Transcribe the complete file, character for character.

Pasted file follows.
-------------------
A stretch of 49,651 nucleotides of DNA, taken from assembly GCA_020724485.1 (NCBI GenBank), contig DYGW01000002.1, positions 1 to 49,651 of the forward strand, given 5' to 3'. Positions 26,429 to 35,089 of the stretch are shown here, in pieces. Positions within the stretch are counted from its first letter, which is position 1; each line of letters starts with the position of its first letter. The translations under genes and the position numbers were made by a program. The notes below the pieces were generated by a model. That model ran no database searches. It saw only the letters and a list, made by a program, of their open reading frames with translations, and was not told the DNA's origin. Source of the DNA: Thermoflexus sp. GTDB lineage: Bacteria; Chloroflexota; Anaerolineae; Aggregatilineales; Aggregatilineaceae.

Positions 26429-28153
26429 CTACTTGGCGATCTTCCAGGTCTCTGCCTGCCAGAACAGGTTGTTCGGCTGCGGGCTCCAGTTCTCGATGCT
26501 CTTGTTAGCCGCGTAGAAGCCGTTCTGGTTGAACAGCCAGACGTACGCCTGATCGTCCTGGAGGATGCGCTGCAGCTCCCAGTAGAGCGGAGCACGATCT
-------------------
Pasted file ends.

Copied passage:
A stretch of 49,651 nucleotides of DNA, taken from assembly GCA_020724485.1 (NCBI GenBank), contig DYGW01000002.1, positions 1 to 49,651 of the forward strand, given 5' to 3'. Positions 26,429 to 35,089 of the stretch are shown here, in pieces. Positions within the stretch are counted from its first letter, which is position 1; each line of letters starts with the position of its first letter. The translations under genes and the position numbers were made by a program. The notes below the pieces were generated by a model. That model ran no database searches. It saw only the letters and a list, made by a program, of their open reading frames with translations, and was not told the DNA's origin. Source of the DNA: Thermoflexus sp. GTDB lineage: Bacteria; Chloroflexota; Anaerolineae; Aggregatilineales; Aggregatilineaceae.

Positions 26429-28153
26429 CTACTTGGCGATCTTCCAGGTCTCTGCCTGCCAGAACAGGTTGTTCGGCTGCGGGCTCCAGTTCTCGATGCT
26501 CTTGTTAGCCGCGTAGAAGCCGTTCTGGTTGAACAGCCAGACGTACGCCTGATCGTCCTGGAGGATGCGCTGCAGCTCCCAGTAGAGCGGAGCACGATCT